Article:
Saturday, 8 November 2008

Moving back to LGPL license

Since creating the new license will take much time I've decided to go and switch back to LGPL license till it's gonna be ready. Time told that switching the GPL was not as much a good idea as I thought it first. The different interpretations that are around the media<-> code relation made me change my mind. In jClassicRPG there are already such media that might be dubious to use with GPL in such circumstances. For example the new music by Jasper is CC-BY-SA-NC which is not compatible. Anyway, SVN now contains LGPL source code again. So you can use jClassicRPG as a separate library again if you manage to do that. ;) BTW, I'm back to coding again after pushing the license thing to a lower priority level. New music theme by Jasper is intergrated to game and committed to SVN!


Gilead said...

I'm neither a lawyer nor a Debian developer but from what I know any kind of license that restricts the use of media/code (non-commercial restriction in this case) would not be allowed into Debian and possibly other Linux distros as it's against clauses #1 (Free Redistribution) and #6 (No Discrimination Against Fields of Endeavor) of both Debian Free Software Guidelines [1] and Open Source Definition [2]. If you want to keep jCRPG a truly free software you might want to negotiate license change for all its non-free components.



Anonymous said...

Agreed. Please don't use NC music. That will keep your game from being put in any major gnu/linux distribution.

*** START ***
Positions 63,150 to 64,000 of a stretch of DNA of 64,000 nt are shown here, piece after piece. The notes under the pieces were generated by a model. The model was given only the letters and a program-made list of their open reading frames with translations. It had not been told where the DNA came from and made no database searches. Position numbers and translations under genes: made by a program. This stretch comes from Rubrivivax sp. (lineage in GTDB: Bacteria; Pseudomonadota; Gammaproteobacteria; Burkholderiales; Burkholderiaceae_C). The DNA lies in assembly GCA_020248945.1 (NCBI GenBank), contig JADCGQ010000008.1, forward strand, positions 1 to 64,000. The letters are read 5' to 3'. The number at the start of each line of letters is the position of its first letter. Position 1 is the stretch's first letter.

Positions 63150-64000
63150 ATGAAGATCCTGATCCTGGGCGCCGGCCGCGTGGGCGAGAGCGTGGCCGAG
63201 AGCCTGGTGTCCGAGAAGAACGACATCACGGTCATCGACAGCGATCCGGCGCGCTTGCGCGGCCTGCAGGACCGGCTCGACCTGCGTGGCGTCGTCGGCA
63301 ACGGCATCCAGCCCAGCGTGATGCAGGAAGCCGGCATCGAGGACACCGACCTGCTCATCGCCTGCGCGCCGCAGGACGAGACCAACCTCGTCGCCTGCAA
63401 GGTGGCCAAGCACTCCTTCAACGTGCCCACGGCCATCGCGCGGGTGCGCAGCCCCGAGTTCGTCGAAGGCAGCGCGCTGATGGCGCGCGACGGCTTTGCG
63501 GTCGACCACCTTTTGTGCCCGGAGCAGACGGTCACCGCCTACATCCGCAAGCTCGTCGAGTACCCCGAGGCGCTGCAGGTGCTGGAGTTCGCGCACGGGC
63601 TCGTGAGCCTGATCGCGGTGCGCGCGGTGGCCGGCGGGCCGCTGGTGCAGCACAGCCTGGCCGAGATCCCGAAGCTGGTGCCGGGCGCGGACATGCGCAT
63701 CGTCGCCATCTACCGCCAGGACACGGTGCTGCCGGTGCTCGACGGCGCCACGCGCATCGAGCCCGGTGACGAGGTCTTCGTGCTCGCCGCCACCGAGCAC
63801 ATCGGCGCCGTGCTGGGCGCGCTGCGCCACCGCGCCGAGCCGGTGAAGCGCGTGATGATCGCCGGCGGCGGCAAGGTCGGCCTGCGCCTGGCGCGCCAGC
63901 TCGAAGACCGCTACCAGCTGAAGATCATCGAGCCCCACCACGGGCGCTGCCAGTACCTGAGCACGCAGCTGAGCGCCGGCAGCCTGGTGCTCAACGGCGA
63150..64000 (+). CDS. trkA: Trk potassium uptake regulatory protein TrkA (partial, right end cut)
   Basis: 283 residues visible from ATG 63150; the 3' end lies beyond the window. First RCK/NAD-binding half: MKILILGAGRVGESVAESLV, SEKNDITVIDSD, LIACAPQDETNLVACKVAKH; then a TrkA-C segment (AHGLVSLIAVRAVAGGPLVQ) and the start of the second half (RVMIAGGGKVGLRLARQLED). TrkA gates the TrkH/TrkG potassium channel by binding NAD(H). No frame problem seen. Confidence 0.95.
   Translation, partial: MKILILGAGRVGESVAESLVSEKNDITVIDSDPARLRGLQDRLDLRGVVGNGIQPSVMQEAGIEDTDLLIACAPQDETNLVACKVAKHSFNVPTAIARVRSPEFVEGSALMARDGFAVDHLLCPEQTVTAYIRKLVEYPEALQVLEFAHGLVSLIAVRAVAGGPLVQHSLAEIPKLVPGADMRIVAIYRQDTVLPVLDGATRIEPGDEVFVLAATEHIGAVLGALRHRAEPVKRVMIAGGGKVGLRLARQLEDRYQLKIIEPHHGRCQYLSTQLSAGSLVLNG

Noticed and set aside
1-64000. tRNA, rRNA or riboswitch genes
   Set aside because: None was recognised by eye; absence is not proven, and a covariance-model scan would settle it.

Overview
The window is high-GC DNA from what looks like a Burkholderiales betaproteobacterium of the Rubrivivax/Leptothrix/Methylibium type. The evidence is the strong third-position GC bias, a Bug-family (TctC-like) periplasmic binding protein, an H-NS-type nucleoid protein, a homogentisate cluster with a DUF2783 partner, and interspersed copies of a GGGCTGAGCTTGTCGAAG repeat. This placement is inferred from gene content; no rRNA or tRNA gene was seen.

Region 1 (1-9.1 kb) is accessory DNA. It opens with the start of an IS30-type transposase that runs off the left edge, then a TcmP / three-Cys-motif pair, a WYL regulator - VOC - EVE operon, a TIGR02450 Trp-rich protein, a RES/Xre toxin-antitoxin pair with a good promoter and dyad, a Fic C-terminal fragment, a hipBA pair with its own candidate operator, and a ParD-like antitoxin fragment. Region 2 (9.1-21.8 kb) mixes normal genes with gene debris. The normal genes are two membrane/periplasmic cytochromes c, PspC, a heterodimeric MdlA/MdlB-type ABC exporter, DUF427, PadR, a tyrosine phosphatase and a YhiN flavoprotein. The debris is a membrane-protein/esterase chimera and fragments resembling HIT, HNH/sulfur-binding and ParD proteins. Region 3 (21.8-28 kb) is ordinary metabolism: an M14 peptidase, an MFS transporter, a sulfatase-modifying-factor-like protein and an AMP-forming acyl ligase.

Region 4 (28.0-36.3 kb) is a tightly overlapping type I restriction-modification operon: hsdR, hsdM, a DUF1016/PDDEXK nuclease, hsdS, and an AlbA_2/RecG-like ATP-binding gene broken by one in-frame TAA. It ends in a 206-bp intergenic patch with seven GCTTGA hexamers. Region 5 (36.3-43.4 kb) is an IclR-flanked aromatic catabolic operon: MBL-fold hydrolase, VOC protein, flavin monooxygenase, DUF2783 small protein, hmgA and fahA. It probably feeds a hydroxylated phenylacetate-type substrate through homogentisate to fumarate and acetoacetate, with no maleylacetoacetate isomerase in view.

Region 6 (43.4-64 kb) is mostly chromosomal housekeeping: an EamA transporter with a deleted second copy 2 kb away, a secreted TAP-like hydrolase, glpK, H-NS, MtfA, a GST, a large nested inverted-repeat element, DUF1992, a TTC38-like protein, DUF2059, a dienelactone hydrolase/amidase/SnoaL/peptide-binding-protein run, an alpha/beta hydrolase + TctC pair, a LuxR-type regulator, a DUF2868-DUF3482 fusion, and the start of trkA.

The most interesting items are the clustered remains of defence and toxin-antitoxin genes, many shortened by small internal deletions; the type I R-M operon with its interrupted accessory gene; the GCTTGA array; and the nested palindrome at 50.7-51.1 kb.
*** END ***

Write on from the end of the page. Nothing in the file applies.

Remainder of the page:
Paul said...

Till the time jcrpg will get such content that are "debian friendly" i see little or no wrong to have some NC in the game. The sounds from are already non-compliant to the 'freedom defined' dedinition. For later inclusion to such distros it can be reconsidered to replace, or remove those - by the packagers. I'm not against the idealism, but for the time being I plan to give green light for the practical point of view. Till project grows into something stronger that can supply multiple content packages I find it good enough to be available on the for download.

But I hear your worries, hope we will be able to fix it later.

Stani said...

I don't understand why some people like dabbling in creating their own open-source licenses. It's really not a smart thing to do.

First, the open source license space is pretty saturated already, and there should be a license or combination of licenses out there that suits pretty much everyone's needs. Second, people will be vary of and confused by a new license they are not familiar with. Third, said license will be effectively untested until it goes to court. Fourth, you will need to spend money on a lawyer to go over and possibly rewrite your license if you want to be taken seriously, but good IP lawyers don't exactly grow on trees (neither does money, for that matter).

Putting it on the back burner is a good step, but I'd abandon the idea of a separate license altogether.

As for the whole Debian debate, most distros offer appropriate repositories (contrib and non-free for Debian, restricted and multiverse for Ubuntu). There really is no such thing as "not allowed into Debian and possibly other Linux distros". So there is very little cause for concern.

Paul said...

hello, stani!

Thanks for sharing your points. I agree mostly with you in these things, though I think I will still bother with the new license on a lower priority. If the community at or other persons find interest in it, it would serve the good of more people. If there's a lack that can be repaired, it's not a worthless effort. Otherwise if it serve no real purpose then I would hibernate it for a longer while.